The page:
International accounting standards: why they might not be for us
(First of two parts)
Given up for dead just eight months ago, adoption of international accounting standards still has a pulse. And while that may seem like something for someone else to worry about, adopting the standards would add expense and complexity to U.S. companies' financial reporting.
Here's why your business should be following and possibly contributing to this debate. But first, a little background:
Adopting an international accounting standard grew out of recognition of a world economy and spurred by a series of financial crises, including the Enron scandal. By the time the Bernie Madoff Ponzi scheme hit, the so-called "roadmap" to a global accounting standard had been established under the Bush administration. In the wake of the current economic crisis and President Obama's election, many in the industry thought the roadmap would be abandoned, but newly appointed SEC Chief Accountant, James Kroeker, said an international standard is very much one of his priorities and it looks like we are turning back to the roadmap. So, game on.
What are international accounting standards?
At first blush, you might think the call for a "suitable set of high quality accounting standards" that everyone in the world lived by would bring the world economy closer together, make trade and lending easier and facilitate international transactions and mergers and acquisitions. You might think these international standards are based in a tough interpretation of the facts. In reality, international standards are more judgmental than US Generally Accepted Accounting Principles (GAAP).
Here's an example of the principle-based approach used by the International Financial Reporting Standards. Lease financing has become the most widely used method of personal property financing in the U.S. today.
Under U.S. GAAP rules, there are two ways to record leases. You can expense the monthly costs (off balance sheet) or you can record it as a capital lease, adding up the value of all your future lease payments as debt. Most companies don't like to record the leases as debt because it makes their balance sheets look bad, but US GA http://www.heincpa.com/AP has a "bright line standard."
Under the bright line standard for leases, you must meet one of four tests to write off the lease directly, otherwise you have to record it as debt on the balance sheet. The main test is to compare the present value of future lease payments to the value of the leased asset. If you're at 90 percent or greater, it goes on the balance sheet. That's the "bright" line. Because of this clear standard, it's easy for companies to structure their leases to either expense or capitalize them.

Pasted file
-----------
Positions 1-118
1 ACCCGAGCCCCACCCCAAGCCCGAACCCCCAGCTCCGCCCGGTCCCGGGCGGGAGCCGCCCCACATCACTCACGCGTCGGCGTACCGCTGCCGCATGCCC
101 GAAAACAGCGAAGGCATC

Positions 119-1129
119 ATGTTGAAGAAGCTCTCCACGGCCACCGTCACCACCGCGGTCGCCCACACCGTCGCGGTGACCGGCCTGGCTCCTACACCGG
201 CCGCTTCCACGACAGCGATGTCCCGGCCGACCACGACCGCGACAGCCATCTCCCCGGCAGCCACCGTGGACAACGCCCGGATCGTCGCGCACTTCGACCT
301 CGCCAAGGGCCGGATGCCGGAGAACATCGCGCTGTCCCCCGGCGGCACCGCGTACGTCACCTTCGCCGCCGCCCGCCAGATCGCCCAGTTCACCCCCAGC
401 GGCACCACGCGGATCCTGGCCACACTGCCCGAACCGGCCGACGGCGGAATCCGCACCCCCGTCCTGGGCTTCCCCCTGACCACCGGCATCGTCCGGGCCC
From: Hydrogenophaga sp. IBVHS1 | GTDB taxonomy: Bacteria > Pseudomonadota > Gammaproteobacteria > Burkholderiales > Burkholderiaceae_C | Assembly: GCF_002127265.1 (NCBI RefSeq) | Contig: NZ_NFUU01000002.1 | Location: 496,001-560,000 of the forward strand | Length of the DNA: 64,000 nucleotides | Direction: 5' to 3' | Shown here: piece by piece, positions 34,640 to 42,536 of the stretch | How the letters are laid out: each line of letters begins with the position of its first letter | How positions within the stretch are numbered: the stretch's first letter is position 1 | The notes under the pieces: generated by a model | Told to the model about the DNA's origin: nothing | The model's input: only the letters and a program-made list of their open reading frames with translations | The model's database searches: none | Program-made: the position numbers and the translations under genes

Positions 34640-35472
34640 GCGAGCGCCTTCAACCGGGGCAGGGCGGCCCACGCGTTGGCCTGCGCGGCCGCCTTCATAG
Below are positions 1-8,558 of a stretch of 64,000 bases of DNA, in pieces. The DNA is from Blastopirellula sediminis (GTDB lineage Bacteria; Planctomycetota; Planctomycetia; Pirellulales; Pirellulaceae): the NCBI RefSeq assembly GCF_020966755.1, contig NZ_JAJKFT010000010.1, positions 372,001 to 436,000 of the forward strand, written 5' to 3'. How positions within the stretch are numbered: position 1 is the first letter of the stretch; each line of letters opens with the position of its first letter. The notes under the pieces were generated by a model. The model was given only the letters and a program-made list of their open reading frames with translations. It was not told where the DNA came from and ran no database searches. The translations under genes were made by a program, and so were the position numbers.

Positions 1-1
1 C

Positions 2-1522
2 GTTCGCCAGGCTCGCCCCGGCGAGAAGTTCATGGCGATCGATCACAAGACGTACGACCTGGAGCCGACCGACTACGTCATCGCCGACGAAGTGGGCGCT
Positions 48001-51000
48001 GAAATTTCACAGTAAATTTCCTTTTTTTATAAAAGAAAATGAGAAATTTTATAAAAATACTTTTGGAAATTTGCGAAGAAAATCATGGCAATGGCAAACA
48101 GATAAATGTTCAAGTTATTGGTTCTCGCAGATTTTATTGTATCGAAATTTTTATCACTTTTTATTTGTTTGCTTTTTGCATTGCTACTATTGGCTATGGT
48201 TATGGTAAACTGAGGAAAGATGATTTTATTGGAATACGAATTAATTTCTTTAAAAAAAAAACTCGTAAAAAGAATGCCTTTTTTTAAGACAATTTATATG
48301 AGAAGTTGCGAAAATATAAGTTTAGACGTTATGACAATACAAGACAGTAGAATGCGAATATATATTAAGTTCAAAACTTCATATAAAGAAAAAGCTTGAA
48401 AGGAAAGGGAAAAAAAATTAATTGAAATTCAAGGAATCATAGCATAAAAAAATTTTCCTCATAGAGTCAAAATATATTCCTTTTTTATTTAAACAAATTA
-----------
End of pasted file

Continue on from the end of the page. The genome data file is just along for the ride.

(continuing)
Now let's look at a lease from the international standards approach.
Under the principle-based approach used in the international standards, an auditor asks, "Does this look more like a financing transaction, where they used a lease to obtain the funds to acquire an asset or does it look like a real lease, where the company is paying a monthly fee to use the property?" Under international rules, the accounting is based on the substance of the transaction, and not on the form of the lease agreement. You won't have bright line standards to guide the company or the auditor. That invites judgment and judgments can obviously vary widely.
Another way to look at the difference between U.S. GAAP and international standards is the sheer volume of literature. The U.S. GAAP standards for lease accounting are made up of over 50 original pronouncements, which when codified result in over 120 pages. The international lease accounting standards consist of one primary standard with three interpretations, included in fewer than 30 pages.
An invite for litigation?
One thing we know for sure is that U.S. companies are involved in more litigation than the rest of the world. If companies and their auditors are making more judgments and don't have standards to fall back on, it invites more suing of companies and their reporting and in turn their auditors, who may have been pressured to make judgments that favor certain types of financial reporting. U.S. companies have to ask themselves if this is truly advancement of financial reporting or just the invitation for more headaches in the future.
International Standards Part II: My next article will explore how adopting international accounting standards will add to a company's costs and make their reporting more complicated, not less. In addition, I'll talk about why companies should join the discussion on whether to adopt these standards.
Useful links for this article:
International Accounting Standards Board
IFRS open to comment